Spokony Lab

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Research Focus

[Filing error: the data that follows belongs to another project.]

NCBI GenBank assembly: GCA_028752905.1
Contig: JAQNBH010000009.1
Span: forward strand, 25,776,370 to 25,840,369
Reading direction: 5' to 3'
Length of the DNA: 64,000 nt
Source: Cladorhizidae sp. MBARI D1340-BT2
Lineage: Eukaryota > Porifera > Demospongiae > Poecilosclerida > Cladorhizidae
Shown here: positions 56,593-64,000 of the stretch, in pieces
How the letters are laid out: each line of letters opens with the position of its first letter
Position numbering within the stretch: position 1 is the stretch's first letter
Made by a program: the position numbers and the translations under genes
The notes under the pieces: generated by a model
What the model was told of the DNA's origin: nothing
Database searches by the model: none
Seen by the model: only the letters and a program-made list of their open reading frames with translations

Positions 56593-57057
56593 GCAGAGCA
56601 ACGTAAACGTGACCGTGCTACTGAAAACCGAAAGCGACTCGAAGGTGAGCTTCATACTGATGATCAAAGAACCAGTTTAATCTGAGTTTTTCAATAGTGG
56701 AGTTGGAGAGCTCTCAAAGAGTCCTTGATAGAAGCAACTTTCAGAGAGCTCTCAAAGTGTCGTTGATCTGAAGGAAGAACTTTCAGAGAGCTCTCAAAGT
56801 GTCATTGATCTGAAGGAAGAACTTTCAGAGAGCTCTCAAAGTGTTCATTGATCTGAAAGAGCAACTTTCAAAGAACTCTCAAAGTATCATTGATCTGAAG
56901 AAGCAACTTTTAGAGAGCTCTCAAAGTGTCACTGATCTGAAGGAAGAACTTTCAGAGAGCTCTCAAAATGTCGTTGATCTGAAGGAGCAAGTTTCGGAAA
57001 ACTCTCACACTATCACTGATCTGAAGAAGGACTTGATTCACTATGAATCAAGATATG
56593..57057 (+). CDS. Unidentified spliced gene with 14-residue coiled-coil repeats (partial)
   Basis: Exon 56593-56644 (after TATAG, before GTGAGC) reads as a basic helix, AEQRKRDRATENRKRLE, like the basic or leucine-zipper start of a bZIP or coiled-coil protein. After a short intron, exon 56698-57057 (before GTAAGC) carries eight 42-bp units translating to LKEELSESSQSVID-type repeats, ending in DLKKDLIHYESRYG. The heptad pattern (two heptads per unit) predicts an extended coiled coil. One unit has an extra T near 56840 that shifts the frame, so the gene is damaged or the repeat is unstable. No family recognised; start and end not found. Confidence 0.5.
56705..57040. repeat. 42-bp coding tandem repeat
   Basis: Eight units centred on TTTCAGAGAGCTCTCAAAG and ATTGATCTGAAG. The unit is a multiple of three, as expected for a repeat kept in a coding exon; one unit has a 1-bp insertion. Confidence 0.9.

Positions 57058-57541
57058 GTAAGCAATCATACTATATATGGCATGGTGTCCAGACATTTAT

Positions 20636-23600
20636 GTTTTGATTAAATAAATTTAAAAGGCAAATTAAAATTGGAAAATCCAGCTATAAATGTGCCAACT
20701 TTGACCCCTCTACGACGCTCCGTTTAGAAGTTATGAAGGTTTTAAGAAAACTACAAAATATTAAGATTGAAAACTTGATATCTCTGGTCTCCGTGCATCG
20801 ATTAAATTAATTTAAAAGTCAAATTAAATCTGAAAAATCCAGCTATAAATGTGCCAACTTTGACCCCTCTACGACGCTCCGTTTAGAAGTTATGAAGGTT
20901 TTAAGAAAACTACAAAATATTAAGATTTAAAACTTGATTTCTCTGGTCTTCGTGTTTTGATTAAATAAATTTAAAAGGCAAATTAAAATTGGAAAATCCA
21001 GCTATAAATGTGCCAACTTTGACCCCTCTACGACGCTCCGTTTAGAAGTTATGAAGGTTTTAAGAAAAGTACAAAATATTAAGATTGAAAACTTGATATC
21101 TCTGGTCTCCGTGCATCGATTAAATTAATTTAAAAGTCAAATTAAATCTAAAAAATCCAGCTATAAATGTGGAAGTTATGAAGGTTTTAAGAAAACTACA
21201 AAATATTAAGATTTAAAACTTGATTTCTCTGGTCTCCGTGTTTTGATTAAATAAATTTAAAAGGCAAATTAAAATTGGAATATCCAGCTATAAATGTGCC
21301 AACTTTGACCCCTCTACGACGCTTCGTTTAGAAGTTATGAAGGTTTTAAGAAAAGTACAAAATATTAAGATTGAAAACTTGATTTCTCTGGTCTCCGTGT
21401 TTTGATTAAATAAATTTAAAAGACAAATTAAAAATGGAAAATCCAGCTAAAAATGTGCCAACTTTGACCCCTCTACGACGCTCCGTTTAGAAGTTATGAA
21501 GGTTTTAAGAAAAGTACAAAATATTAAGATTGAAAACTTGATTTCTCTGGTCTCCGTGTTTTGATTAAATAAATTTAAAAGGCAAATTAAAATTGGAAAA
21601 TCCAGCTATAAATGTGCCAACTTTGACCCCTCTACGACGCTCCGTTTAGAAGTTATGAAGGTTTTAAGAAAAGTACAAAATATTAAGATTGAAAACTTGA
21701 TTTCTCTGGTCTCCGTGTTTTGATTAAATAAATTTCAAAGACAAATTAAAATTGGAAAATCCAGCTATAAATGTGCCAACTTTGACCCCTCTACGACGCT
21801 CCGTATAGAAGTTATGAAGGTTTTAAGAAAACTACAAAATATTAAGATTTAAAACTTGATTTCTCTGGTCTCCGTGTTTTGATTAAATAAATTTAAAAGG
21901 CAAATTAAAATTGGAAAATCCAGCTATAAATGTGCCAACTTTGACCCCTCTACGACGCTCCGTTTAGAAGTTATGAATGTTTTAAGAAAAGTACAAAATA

Many insects have an extreme version of plasticity called polyphenism, exhibiting new body parts in response to nutritional availability or crowding. These alternative morphologies are often controlled by a small molecule called juvenile hormone. Despite being a system-wide hormonal signal, only certain tissues respond to temporal and titer changes of juvenile hormone. My research aims to elucidate the genetic basis of juvenile hormone sensitivity in Drosophila melanogaster and use this as a model for the developmental control of polyphenisms in hexapoda. I am currently determining the range of natural variation in hormone sensitivity. I plan to perform a Genome Wide Association Study (GWAS) to determine the genetic architecture of this phenotypic variation and establish the role of the genes targeted by the polymorphisms. Interpreting the functional importance of polymorphisms is greatly aided by the high quality annotations of the Drosophila melanogaster genome, in particular histone marks and transcription factor binding sites determined by the modENCODE project.

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